BRUSSELS, Belgium — Noelle Lenoir, the French lawyer who has chaired the European Union's Group of Advisors on the Ethical Implications of Biotechnology since 1991, has been elected chairman of its successor body, the European Group on Ethics in Science and New Technologies.

The new group set up by the European Commission (EC), in line with a December 1997 decision, is tasked with advising the EC on all ethical questions relating to science and new technologies, either at the request of the EC or on its own initiative. The EC said on the occasion of the group's first meeting in Brussels last Thursday that modern biotechnology will be one of the areas generating most of the issues going before the panel.

This new advisory body, which will meet once a month in Brussels, is multidisciplinary. Its 12 members (several from among the nine members of the group it replaces) have backgrounds in law, biology, genetics, medicine, public health, theology, philosophy, sociology and informatics. And although they are appointed by the EC for a period of three years, they remain completely independent of the commission and political, economic and national interests. The new group's remit is much broader than its predecessor's, going beyond simply biotechnology to all ethical questions arising from science and new technologies.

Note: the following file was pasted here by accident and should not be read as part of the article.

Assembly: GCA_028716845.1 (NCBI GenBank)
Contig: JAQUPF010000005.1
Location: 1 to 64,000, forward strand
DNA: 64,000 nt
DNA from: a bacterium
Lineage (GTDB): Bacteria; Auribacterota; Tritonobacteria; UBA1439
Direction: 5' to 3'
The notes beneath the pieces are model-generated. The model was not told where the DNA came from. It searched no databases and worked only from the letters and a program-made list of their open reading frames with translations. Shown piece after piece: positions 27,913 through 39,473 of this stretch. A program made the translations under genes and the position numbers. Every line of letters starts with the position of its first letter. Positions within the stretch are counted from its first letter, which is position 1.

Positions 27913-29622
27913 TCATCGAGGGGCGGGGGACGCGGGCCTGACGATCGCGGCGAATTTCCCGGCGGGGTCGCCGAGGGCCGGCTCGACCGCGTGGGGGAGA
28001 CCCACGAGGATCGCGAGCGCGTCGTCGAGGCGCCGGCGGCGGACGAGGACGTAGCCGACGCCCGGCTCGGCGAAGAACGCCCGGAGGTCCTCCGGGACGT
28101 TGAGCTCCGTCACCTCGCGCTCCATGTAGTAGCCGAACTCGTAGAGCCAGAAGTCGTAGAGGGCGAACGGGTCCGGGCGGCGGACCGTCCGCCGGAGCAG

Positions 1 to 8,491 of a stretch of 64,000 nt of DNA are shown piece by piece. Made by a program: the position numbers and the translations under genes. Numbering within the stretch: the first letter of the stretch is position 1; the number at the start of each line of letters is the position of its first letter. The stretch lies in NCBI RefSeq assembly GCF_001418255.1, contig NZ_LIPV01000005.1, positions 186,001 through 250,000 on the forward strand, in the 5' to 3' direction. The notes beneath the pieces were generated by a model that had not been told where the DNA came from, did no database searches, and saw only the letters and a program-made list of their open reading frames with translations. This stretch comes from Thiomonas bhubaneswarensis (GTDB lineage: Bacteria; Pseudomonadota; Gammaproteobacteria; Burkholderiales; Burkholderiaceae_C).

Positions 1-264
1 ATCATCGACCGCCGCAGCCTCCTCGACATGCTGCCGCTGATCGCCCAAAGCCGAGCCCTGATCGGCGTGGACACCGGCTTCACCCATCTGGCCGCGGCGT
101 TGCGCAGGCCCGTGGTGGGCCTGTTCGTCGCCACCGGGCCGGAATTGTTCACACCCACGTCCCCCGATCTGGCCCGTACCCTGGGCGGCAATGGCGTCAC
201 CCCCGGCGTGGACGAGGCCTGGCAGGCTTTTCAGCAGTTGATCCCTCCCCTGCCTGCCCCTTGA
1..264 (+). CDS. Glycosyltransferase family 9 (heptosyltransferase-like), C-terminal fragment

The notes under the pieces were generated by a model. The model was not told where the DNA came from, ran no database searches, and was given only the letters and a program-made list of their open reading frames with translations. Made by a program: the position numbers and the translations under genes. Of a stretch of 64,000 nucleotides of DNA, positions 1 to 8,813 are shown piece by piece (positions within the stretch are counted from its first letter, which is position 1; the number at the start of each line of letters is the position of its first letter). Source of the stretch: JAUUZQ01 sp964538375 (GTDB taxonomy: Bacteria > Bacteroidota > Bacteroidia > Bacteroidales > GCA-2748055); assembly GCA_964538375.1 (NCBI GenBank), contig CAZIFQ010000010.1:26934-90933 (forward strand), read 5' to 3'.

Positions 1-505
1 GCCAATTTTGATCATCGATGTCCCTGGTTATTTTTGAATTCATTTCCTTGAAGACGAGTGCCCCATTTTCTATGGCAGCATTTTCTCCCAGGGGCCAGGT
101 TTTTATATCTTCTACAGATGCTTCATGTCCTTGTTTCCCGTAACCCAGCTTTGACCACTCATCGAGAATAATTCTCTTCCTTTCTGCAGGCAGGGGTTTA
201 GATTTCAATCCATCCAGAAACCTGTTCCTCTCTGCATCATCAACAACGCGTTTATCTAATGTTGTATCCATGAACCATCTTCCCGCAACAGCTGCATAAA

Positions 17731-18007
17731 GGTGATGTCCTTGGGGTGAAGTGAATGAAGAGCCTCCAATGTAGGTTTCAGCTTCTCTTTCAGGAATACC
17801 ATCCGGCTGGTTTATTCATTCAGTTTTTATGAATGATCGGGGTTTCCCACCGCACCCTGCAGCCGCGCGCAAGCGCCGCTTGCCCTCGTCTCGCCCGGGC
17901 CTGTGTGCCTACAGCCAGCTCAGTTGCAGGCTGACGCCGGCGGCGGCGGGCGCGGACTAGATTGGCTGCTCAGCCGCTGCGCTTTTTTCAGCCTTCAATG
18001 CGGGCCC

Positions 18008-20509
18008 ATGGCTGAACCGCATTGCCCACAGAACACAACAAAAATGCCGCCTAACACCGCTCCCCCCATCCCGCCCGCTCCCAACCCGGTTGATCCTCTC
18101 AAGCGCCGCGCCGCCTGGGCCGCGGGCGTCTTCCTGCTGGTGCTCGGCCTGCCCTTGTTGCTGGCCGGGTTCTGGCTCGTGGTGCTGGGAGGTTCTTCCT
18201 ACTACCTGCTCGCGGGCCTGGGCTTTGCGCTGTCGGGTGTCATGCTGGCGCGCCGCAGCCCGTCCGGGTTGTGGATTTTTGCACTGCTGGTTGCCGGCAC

Over the coming weeks, the group will set up a work program for 1998. It may take over issues that the former group foresaw on human tissue banks and on the use of genetic testing by employers.

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